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Published: Monday, 10/29/2001

Poll points to triumph of income tax renewal

BY FRITZ WENZEL
BLADE POLITICAL WRITER

A Toledo tax measure that generates one-third of the city's general fund revenue appears headed for easy renewal in the Nov. 6 general election, a new poll shows.

A survey commissioned by The Blade and WTVG-TV Channel 13 and conducted by Zogby International of Utica, N.Y., shows that nearly four of every five respondents - 78 percent - favor the continuance of a 0.75 percent income tax for four more years.

The tax raises more than $50 million per year for the city. It is used to pay for basic services, including police, fire fighting, garbage collection, and street repair, among other things.

The poll, including 606 interviews with likely voters in Toledo conducted Oct. 25-27, carries a margin of error of plus or minus 4 percent.

John Zogby, president of the polling firm, said the widespread support for the tax measure shows that "citizens have strong confidence in their city leaders and are pleased with its current operation."

The poll contains further proof of voter contentment: 78 per cent of likely voters said they believe Toledo is moving in the right direction, a figure identical to a Zogby poll taken two weeks before the Sept. 11 primary election.

Mr. Zogby said the consistent satisfaction with the city's direction shows the electorate has made a full recovery from the startling primary Election Day terror attacks in New York and Washington.

The tax measure finds favor even among those who say the city is moving in the wrong direction, though the margin is much tighter - 53 percent of those support the measure, while 47 percent oppose it.

Among those who say the city is moving in the right direction, 84 percent support the tax renewal.

There is no organized opposition to the measure.

"That's wonderful," said Toledo police Chief Michael Navarre, a co-chairman of the pro-levy campaign. "It certainly indicates a level of approval that shows we are doing something right,'' he said.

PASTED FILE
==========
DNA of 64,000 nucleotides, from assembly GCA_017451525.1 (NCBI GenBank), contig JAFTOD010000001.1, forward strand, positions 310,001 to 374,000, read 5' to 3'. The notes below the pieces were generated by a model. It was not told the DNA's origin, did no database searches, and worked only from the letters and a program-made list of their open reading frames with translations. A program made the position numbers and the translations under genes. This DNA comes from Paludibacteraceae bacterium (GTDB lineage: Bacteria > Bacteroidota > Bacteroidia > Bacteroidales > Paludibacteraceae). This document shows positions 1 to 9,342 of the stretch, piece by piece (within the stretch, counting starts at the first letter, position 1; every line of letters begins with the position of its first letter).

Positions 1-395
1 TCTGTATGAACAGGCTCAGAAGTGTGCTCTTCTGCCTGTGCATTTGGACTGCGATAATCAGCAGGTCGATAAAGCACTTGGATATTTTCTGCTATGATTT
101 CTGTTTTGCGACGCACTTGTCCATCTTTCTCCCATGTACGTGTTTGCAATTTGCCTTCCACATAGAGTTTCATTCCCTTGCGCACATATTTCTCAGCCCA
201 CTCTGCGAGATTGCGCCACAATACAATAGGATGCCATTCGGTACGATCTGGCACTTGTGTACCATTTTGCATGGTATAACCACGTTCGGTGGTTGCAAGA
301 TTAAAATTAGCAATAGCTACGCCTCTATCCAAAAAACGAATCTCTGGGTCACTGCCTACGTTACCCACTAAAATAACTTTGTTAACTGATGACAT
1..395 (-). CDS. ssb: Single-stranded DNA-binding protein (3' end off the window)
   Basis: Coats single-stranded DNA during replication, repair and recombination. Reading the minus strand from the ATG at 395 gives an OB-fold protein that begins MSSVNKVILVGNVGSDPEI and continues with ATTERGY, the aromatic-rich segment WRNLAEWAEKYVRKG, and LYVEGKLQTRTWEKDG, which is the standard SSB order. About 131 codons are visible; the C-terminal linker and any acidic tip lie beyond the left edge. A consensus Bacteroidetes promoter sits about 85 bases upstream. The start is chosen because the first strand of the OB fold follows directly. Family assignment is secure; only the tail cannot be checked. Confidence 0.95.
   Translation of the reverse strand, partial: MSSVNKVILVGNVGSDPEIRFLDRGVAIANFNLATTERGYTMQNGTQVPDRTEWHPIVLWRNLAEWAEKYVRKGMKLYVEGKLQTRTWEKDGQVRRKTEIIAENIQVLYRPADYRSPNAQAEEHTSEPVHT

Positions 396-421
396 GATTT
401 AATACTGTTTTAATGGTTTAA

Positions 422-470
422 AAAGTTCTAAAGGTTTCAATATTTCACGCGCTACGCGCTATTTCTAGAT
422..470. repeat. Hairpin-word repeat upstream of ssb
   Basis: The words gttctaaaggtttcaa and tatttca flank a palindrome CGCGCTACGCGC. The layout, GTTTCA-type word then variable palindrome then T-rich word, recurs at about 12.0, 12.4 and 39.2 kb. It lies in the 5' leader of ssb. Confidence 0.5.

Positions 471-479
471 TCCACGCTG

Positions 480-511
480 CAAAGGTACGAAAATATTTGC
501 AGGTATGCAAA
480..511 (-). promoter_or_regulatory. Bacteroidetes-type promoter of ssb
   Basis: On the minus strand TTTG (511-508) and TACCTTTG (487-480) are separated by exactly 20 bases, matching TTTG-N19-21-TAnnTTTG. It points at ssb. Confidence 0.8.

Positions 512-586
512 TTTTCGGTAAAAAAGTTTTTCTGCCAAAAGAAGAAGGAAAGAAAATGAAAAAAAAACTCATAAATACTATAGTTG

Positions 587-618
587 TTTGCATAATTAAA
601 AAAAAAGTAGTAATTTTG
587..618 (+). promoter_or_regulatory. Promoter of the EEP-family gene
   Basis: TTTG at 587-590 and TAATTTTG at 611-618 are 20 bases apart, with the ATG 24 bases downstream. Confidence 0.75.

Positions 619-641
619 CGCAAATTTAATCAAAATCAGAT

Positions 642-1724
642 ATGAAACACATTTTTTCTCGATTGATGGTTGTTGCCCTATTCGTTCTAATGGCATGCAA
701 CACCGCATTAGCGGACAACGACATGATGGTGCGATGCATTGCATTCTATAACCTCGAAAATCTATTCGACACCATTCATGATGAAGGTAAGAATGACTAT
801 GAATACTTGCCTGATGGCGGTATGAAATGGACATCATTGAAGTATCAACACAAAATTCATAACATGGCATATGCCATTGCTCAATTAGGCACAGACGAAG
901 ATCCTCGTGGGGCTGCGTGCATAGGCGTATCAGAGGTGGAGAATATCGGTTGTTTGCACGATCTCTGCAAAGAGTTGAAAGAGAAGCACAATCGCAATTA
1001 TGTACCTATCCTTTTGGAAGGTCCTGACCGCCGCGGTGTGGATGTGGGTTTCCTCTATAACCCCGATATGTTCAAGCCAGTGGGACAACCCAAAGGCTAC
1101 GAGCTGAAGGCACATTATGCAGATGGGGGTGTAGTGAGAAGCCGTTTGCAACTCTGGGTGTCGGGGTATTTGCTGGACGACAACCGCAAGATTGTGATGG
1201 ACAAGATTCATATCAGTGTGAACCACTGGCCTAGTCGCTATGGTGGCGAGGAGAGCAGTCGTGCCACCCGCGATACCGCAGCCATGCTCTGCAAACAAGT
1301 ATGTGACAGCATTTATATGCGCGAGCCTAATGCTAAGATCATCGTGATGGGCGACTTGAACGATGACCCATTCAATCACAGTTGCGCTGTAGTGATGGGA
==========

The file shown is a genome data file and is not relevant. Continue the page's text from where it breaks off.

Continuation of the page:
But, he said, "I certainly don't want to be overconfident.''

Mr. Navarre said there has been some talk among city officials about asking voters to make the measure permanent. He said he remains unsure that is a good idea.

"A lot of voters like to have that tax to vote on. It gives them something to hang on to if they get dissatisfied with the city,'' he said.

The levy's proposed renewal occurs at a time when the city is facing increasing costs to ensure public safety against possible terrorist attacks.

Chief Navarre said he is concerned that costs to guarantee the safety of the city's water treatment plant and public buildings downtown could eat into Toledo's budget.

He said he looks forward to working with the next Toledo mayor and council to "set some long-term goals'' in the area of public safety.

City fire Chief Michael Bell and businessman Robert Savage also are co-chairman of the levy committee.

Ray Kest and Jack Ford, the two Toledo mayoral candidates, support passage of the measure, calling it "crucial" to the city's operation, especially at a time when tax revenue to the city has fallen by more than $3 million. Adjustments made to city programs earlier this year have kept the budget in balance. Recent financial forecasts by city officials indicated the city budget will need no more cuts this year.

The tax renewal was last before voters in 1997, when it passed easily.



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